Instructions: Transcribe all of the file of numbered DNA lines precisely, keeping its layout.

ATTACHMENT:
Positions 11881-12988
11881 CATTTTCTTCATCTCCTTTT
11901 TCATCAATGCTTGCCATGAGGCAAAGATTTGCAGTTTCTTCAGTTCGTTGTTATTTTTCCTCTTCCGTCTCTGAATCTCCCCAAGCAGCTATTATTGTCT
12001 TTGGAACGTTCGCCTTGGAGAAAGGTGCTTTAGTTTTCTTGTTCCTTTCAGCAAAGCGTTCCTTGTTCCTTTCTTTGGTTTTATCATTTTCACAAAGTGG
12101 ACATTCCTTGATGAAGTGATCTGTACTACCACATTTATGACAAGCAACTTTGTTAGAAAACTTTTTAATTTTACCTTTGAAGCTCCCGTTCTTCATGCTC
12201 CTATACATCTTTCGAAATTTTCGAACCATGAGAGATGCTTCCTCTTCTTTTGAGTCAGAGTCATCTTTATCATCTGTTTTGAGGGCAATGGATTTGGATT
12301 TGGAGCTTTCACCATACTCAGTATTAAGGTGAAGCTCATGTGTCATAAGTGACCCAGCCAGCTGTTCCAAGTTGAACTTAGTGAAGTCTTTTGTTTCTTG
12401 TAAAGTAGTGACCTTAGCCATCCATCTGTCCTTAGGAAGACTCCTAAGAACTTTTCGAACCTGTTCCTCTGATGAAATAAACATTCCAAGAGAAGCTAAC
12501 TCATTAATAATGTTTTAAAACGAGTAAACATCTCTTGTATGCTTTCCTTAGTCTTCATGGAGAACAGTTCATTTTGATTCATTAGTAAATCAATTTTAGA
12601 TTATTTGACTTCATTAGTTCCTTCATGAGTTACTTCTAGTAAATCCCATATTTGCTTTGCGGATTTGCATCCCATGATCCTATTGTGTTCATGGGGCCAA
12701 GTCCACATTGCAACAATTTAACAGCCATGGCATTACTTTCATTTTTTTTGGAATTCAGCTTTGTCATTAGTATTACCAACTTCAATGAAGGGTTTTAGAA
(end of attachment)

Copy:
Positions 11881-12988
11881 CATTTTCTTCATCTCCTTTT
11901 TCATCAATGCTTGCCATGAGGCAAAGATTTGCAGTTTCTTCAGTTCGTTGTTATTTTTCCTCTTCCGTCTCTGAATCTCCCCAAGCAGCTATTATTGTCT
12001 TTGGAACGTTCGCCTTGGAGAAAGGTGCTTTAGTTTTCTTGTTCCTTTCAGCAAAGCGTTCCTTGTTCCTTTCTTTGGTTTTATCATTTTCACAAAGTGG
12101 ACATTCCTTGATGAAGTGATCTGTACTACCACATTTATGACAAGCAACTTTGTTAGAAAACTTTTTAATTTTACCTTTGAAGCTCCCGTTCTTCATGCTC
12201 CTATACATCTTTCGAAATTTTCGAACCATGAGAGATGCTTCCTCTTCTTTTGAGTCAGAGTCATCTTTATCATCTGTTTTGAGGGCAATGGATTTGGATT
12301 TGGAGCTTTCACCATACTCAGTATTAAGGTGAAGCTCATGTGTCATAAGTGACCCAGCCAGCTGTTCCAAGTTGAACTTAGTGAAGTCTTTTGTTTCTTG
12401 TAAAGTAGTGACCTTAGCCATCCATCTGTCCTTAGGAAGACTCCTAAGAACTTTTCGAACCTGTTCCTCTGATGAAATAAACATTCCAAGAGAAGCTAAC
12501 TCATTAATAATGTTTTAAAACGAGTAAACATCTCTTGTATGCTTTCCTTAGTCTTCATGGAGAACAGTTCATTTTGATTCATTAGTAAATCAATTTTAGA
12601 TTATTTGACTTCATTAGTTCCTTCATGAGTTACTTCTAGTAAATCCCATATTTGCTTTGCGGATTTGCATCCCATGATCCTATTGTGTTCATGGGGCCAA
12701 GTCCACATTGCAACAATTTAACAGCCATGGCATTACTTTCATTTTTTTTGGAATTCAGCTTTGTCATTAGTATTACCAACTTCAATGAAGGGTTTTAGAA